*“[W]hen you have eliminated the impossible, whatever remains, however improbable, must be the truth? (A.C. Doyle, “The Sign of Four”)

  4. Fantastic post, ABCIE. May I sign my name under your letter?

    This, below, is an excellent point, sadly lost on so many of the Constitution's "defenders" on the right:

    part of the reason the Constitution has worked so well for so long is because it's a document which can grow and change with the times (see Article 5)


    BTW, great clip. The guys from New Left Media again have done a beautiful job showing the batshirt insanity of the extreme right-wing with calm compassion and an (apparent) lack of judgment. Just running these interviews as is is sufficient to give a glimpse into the overheated, paranoia-filled swamp of the Tea Party "movement."

    And then there is Victoria Jackson.

    P.S. Are you leaving just France or Europe altogether? If the latter, what will become of you -- American Black Chick Back Home?

    P.S.2. Shepard Smith, huh?

  5. A related aside: there is a new poll (from the Pew Research Center) looking at the Americans' attitudes toward government.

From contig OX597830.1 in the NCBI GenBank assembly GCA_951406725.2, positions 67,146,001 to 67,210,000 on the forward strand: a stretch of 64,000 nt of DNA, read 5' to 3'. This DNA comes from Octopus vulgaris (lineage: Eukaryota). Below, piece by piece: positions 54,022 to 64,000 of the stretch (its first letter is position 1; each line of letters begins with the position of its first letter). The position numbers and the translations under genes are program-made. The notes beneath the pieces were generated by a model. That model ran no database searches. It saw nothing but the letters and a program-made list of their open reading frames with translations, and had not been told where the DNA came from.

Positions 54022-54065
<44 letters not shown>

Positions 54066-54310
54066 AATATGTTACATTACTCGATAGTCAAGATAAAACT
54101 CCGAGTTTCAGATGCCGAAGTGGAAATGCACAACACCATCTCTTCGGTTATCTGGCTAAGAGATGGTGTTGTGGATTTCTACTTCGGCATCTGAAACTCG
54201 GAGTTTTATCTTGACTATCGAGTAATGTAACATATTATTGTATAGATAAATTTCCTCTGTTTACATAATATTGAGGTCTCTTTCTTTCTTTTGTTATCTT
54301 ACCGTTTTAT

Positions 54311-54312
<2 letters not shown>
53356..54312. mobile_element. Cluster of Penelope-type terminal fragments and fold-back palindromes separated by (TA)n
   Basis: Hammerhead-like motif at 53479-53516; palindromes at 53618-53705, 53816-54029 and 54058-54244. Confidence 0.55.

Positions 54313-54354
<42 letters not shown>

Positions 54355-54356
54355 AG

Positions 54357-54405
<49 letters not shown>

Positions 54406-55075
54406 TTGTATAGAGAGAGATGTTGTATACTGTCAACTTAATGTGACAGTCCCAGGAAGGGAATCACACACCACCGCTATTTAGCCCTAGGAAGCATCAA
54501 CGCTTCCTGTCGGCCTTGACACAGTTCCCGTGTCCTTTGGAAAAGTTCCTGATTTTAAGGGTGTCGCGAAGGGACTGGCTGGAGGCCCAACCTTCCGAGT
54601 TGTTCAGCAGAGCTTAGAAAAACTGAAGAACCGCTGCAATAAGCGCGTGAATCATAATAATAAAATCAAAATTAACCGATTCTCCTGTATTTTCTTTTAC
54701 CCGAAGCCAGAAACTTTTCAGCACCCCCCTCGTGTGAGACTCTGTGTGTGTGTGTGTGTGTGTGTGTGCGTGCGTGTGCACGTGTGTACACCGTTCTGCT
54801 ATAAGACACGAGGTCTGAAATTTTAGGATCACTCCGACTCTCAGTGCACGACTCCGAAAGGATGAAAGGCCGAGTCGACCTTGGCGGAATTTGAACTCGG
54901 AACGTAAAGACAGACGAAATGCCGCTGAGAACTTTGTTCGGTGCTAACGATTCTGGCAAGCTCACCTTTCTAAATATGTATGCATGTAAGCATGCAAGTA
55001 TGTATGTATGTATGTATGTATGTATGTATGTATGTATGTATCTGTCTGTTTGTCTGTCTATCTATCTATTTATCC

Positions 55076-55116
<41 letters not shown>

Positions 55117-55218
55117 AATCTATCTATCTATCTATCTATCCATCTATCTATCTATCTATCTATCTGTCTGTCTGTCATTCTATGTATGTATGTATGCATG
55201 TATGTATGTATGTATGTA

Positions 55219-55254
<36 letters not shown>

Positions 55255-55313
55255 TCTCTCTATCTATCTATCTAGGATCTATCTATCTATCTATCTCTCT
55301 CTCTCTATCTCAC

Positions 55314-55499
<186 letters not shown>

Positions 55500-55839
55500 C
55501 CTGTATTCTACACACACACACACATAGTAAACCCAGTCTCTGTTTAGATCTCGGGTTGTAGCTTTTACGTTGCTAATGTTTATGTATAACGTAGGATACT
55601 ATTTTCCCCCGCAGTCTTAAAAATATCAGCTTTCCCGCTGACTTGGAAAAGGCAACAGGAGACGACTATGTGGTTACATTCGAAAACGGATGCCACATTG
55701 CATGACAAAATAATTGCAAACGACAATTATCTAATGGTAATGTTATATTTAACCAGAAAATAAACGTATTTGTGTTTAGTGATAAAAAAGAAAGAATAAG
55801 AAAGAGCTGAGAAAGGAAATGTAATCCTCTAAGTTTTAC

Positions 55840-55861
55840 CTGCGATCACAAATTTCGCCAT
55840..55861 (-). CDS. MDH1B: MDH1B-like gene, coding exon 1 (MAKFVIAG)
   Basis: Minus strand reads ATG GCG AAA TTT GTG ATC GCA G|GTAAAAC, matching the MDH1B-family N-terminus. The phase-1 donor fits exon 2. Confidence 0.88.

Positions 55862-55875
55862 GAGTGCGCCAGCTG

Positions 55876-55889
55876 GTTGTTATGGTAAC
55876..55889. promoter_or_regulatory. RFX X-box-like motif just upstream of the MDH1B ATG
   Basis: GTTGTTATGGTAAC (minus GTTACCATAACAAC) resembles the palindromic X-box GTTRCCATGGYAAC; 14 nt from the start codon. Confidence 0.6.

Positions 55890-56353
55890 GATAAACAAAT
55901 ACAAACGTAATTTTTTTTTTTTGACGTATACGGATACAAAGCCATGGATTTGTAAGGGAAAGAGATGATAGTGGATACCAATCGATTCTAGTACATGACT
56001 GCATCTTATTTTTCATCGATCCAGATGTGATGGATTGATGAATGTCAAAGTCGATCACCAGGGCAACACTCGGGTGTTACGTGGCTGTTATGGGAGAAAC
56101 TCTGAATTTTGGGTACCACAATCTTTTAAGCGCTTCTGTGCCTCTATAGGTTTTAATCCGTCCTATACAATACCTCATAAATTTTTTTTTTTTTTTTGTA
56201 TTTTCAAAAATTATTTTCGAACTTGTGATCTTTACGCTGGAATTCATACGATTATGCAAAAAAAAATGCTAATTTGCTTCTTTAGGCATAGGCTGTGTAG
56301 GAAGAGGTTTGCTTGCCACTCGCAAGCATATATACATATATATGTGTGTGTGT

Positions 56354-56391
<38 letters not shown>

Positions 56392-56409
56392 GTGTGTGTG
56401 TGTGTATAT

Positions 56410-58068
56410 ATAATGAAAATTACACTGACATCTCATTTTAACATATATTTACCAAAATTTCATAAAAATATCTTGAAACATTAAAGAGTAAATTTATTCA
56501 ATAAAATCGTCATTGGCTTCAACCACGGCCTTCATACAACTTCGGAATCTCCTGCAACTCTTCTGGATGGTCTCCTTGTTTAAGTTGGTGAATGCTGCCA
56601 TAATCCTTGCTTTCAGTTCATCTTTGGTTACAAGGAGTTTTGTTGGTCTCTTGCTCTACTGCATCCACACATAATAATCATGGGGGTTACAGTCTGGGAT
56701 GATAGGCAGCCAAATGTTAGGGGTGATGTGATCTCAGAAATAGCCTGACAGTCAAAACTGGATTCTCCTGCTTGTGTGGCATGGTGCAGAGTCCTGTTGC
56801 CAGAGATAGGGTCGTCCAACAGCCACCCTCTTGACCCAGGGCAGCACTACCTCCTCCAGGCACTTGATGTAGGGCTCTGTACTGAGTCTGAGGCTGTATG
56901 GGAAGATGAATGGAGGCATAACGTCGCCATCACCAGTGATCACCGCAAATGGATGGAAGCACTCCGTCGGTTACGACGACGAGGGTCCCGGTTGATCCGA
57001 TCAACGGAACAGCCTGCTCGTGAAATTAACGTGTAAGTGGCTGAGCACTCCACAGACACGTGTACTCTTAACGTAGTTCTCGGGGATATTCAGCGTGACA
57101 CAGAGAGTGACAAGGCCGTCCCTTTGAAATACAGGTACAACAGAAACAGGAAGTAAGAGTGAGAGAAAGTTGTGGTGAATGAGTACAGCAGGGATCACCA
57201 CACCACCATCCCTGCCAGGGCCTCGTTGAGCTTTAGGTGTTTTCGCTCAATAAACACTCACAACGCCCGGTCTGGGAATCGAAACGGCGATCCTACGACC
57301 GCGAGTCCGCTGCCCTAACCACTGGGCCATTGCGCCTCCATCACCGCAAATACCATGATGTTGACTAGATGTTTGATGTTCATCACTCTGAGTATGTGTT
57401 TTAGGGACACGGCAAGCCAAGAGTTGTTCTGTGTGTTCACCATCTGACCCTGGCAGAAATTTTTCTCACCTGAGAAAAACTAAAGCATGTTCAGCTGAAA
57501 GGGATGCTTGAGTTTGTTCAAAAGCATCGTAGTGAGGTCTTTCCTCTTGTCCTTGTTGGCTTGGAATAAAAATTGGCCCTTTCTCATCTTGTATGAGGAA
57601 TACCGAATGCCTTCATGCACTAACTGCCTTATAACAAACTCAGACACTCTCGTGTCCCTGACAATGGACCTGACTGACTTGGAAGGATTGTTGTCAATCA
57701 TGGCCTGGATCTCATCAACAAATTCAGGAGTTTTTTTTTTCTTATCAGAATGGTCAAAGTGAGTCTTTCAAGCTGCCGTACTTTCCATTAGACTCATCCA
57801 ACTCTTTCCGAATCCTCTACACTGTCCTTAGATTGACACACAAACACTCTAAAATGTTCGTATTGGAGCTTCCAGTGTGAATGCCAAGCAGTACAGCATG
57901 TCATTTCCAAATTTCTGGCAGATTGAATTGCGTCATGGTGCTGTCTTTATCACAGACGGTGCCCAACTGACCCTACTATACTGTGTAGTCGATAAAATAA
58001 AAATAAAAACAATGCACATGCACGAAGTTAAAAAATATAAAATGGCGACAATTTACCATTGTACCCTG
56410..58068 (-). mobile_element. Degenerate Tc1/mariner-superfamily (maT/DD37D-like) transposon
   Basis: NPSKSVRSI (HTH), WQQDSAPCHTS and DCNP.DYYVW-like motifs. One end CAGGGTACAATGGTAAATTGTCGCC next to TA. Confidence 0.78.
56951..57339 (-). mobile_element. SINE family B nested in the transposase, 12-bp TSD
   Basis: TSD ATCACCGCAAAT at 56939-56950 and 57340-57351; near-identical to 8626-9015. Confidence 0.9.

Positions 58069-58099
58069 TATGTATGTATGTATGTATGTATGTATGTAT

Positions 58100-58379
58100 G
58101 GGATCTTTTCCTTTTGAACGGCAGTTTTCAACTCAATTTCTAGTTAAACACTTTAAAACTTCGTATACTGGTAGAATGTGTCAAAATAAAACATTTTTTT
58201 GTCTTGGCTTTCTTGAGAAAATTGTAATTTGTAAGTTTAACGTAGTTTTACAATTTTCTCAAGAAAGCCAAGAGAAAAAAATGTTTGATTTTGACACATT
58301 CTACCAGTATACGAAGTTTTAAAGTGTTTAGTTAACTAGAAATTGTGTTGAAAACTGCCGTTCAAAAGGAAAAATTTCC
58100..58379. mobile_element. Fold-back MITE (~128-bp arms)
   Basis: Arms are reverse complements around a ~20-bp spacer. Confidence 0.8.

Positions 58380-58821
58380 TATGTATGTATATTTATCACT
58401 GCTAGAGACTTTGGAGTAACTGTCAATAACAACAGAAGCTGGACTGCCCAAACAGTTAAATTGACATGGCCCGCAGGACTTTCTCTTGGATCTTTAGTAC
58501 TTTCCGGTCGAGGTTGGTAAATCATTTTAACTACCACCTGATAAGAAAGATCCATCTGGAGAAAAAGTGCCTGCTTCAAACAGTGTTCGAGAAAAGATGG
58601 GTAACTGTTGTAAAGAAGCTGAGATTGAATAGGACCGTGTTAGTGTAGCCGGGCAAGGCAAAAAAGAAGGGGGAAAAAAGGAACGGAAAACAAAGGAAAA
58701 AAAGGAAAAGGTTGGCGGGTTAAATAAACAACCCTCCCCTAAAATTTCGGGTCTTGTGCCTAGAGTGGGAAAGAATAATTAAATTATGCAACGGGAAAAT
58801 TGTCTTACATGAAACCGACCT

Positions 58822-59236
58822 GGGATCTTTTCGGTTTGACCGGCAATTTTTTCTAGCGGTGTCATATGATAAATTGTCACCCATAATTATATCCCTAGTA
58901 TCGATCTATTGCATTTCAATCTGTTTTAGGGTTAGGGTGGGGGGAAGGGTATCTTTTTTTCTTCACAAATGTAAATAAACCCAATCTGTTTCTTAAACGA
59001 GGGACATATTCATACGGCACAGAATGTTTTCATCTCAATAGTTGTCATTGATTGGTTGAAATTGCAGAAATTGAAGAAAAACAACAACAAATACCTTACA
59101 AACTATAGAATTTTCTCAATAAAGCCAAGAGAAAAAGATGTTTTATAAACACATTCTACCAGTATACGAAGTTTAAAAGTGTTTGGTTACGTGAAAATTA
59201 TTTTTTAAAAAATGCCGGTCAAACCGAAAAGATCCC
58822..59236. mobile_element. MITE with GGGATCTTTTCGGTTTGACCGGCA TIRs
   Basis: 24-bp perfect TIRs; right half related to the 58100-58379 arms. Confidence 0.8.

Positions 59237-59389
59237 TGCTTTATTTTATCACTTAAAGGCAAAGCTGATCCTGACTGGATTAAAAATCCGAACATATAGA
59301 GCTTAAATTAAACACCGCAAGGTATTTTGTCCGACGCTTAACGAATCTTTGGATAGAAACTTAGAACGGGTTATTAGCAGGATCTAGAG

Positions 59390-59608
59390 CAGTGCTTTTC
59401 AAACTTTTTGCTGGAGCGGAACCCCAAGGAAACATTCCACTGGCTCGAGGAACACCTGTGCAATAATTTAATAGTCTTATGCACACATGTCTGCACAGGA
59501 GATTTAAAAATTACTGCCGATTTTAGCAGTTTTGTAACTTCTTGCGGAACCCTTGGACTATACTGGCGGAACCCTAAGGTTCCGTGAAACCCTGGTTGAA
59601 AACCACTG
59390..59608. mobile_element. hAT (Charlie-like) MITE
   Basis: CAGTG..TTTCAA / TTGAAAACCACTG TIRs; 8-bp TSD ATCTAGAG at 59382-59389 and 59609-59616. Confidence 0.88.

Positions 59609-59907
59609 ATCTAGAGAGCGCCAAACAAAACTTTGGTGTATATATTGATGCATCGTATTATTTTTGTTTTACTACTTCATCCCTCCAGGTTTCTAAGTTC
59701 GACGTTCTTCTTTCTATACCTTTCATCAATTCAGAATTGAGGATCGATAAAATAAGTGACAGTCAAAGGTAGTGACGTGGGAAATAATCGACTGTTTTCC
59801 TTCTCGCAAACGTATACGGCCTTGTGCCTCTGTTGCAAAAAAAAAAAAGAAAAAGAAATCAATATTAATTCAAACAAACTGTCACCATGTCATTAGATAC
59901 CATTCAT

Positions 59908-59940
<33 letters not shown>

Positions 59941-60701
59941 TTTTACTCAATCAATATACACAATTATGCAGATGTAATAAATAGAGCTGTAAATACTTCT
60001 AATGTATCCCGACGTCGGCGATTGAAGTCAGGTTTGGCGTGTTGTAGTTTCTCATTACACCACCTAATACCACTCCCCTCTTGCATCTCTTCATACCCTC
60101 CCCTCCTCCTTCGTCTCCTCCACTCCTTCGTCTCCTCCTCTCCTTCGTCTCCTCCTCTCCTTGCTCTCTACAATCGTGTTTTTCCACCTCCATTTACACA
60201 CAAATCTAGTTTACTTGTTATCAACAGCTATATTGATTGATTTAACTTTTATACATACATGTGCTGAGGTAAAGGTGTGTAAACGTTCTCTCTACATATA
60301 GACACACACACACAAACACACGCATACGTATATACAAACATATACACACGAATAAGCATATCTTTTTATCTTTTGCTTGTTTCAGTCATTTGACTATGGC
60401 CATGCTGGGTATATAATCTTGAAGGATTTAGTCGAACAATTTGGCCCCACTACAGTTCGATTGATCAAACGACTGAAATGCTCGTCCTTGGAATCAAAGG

One surprising (or not) finding: Republicans kinda love big government when THEY are in charge of it. It's only when Democrats are in power, the government problem becomes so huge and unbearably difficult to tolerate for Republicans.

    Shocking, I know.

    In contrast, Democrats are equally distrustful of government no matter who's running it.

    Read on:

    Michael Dimock of the Pew Research Center (...) notes that, over time, Republicans are actually no more distrusting of government than Democrats.

    "That is one of the surprising findings," Dimock says. "Even though Republicans are more ideologically conservative about the role of government, they can feel very positive about government -- when there's a Republican president."

    Past polling shows that Republicans exhibited extremely high levels of trust in government under Ronald Reagan and George W. Bush -- far higher, in fact, than the trust Democrats showed during much of Bill Clinton's presidency, and today with President Obama.

  6. Palin/Jackson 2012

    Let freedom ring!



  7. Wonderful post ABCIE.